Although inanimate, office supplies are not passive objects merely caught up in your everyday enslavement, they are party to the torture and in some cases, significantly intensify the hardship. Every day, 16 people in the US are sent for psychiatric assessment after tangling with a paper jam or trying to replace an ink cartridge and 21 people are severely injured by paperclips. Neither of those statistics are actually true, but I have no doubt there are similar figures out there. Below are 5 of the worst culprits for conjuring extreme fury in the office.
It goes without saying that paper is an incredibly useful resource and whether you want to jot down some notes, print an important document or construct an epic paper plane complete with engineered wing tips, it can accommodate your needs. Where it becomes annoying, however, is when there never seems to be enough. When you don’t need any, it piles up on your desk like a rustling mountain and fresh new packets sit on the shelf above the printer in all their pristine glory. But as soon as you decide to print a long document or need a completely fresh piece for a caricature drawing of a colleague, the printer will always run out of paper and every new piece of paper will have a useless file path printed on the back thanks to someone who couldn’t be bothered to delete the blank lines at the end of their Word document and thus added an extra unnecessary page.
I think we should all use portable whiteboards and be done with it. Just hang one around our neck and then when we need to write something, we’ve got a canvas right there. It would also have the added benefit of saving the environment. After all, forests are cut down all over the world just so you can make a note about having to remember to book an eye test. Proud of yourself?
I guarantee that if you walk around the office and ask every single one of your colleagues for some scissors, no-one will be able to brandish a pair (unless they had a troubled past). I’m convinced scissors are sentient and scuttle off to secret scissor bars at night, leaving offices bereft of cutting implements. Either that or someone in my office is collecting sharp objects, which can’t be a good thing.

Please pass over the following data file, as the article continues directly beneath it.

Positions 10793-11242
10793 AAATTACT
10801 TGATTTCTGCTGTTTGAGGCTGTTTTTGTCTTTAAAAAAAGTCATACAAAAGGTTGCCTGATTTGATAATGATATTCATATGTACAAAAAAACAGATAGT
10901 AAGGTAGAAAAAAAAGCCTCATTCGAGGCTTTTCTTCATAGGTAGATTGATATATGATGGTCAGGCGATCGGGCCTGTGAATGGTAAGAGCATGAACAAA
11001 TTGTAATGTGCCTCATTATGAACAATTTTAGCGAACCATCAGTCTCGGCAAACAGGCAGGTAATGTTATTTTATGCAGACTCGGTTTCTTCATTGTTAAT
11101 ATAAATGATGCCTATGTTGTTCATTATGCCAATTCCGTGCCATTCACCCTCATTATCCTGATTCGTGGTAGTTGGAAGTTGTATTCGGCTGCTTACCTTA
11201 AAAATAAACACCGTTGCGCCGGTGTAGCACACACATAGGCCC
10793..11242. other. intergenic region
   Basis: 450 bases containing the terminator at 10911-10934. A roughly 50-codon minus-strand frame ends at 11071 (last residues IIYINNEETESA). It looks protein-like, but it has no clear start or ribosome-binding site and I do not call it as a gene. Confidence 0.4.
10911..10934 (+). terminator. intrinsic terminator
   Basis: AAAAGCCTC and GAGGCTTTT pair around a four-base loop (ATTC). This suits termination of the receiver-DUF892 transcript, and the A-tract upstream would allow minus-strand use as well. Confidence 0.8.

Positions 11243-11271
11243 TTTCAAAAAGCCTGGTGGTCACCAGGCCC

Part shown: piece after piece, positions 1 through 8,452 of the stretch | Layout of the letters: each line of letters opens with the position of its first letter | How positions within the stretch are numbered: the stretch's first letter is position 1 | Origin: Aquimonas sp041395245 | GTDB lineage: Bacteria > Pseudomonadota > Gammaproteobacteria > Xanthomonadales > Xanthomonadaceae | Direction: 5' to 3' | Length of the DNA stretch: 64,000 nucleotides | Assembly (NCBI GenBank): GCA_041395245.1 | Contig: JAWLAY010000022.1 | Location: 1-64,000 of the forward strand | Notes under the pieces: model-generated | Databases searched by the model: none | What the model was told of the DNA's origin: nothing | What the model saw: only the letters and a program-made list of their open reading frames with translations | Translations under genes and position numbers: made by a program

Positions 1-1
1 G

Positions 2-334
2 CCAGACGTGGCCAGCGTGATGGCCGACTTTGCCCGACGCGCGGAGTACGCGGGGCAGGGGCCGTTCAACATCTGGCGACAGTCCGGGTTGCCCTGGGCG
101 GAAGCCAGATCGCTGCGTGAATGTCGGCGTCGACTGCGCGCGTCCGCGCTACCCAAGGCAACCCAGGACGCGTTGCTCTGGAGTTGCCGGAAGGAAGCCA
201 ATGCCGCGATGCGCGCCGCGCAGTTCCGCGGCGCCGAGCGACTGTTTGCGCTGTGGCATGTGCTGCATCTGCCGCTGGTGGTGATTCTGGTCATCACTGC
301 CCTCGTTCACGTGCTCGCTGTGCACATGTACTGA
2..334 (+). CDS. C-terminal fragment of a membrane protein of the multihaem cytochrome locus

How else am I supposed to make paper snowflakes when I should be writing important reports? You simply can’t don’t get that satisfying glide/cut motion – you know what I’m referring to – when you rip instead of cutting. I’ve often considered creating a stationery belt and attaching a pair of scissors, permanently ready for deployment at my waist, but then I remembered that if I fell down some stairs, they’d kill me.
Probably the most openly derided office supply, printers and their precious ink are hated for good reasons. More expensive than cut diamonds, new ink cartridges run out as soon as you print anything with a picture. There’s nothing quite as infuriating as printing off an important business document only for it come out faded and riddled with strange CMYK lines. Or for one half of a document to come out perfect while the other half looks like a badly preserved ancient scroll.
Replacing cartridges is just as annoying as forking out the cash for new ones and despite the supposed lack of ink, there’s always still enough to coat your fingers with a deep black and splash droplets on your crisp white shirt. Samir, Michael and Peter had the right idea when they took a baseball bat to their printer in Office Space and I’m pretty sure millions of people fight back the urge to do the same every day.
Who really needs paperclips? When I need to keep sheets of paper together I either staple them or put them in a plastic sleeve. At no point have I thought “Where are my paperclips? Where are my god damn Paperclips!?” Using paperclips to keep sheets of paper together is about as effective as licking the back of a new flat-screen television and trying to stick it to a wall.
Furthermore, they seem to get everywhere. One seemingly tiny pot of paperclips is actually a bottomless source of annoyance and you’ll find them around the office for all of eternity. Even in places that no-one has ever been. If you prise open the basement door, which has been closed off since 1905, there’ll be at least a few paperclips lying around down there. They’re like wiry rats. Every office also has a serial paper clip bender who twists them into ridiculous shapes – fish, people, letters etc – and leaves them in front of their computer. The only rational response to seeing a display like this is to sweep everything from their desk onto the floor in one swift arm movement.
People with expensive writing implements covet them like swords and wax lyrical about their superiority. Let’s just get one thing straight here: nobody cares about premium grip, resin barrels or any mention of titanium. No-one. The only time an expensive pen is needed is during the signing of an important document in a film. Give me a cheap biro any day. Handing over £300 for a pen is insanity. Why not spend £200 and give the remainder to a homeless person? With £100 they could turn their lives around and get into the office supply business.
My advice would be to do away with traditional office supplies and bring in new, exciting alternatives that are less likely to give you a heart attack. Expensive pens? Replace them with laser pens. Paper? Give everyone an etch-a-sketch. Trust me, everyone in your office will be happier and more productive as a result.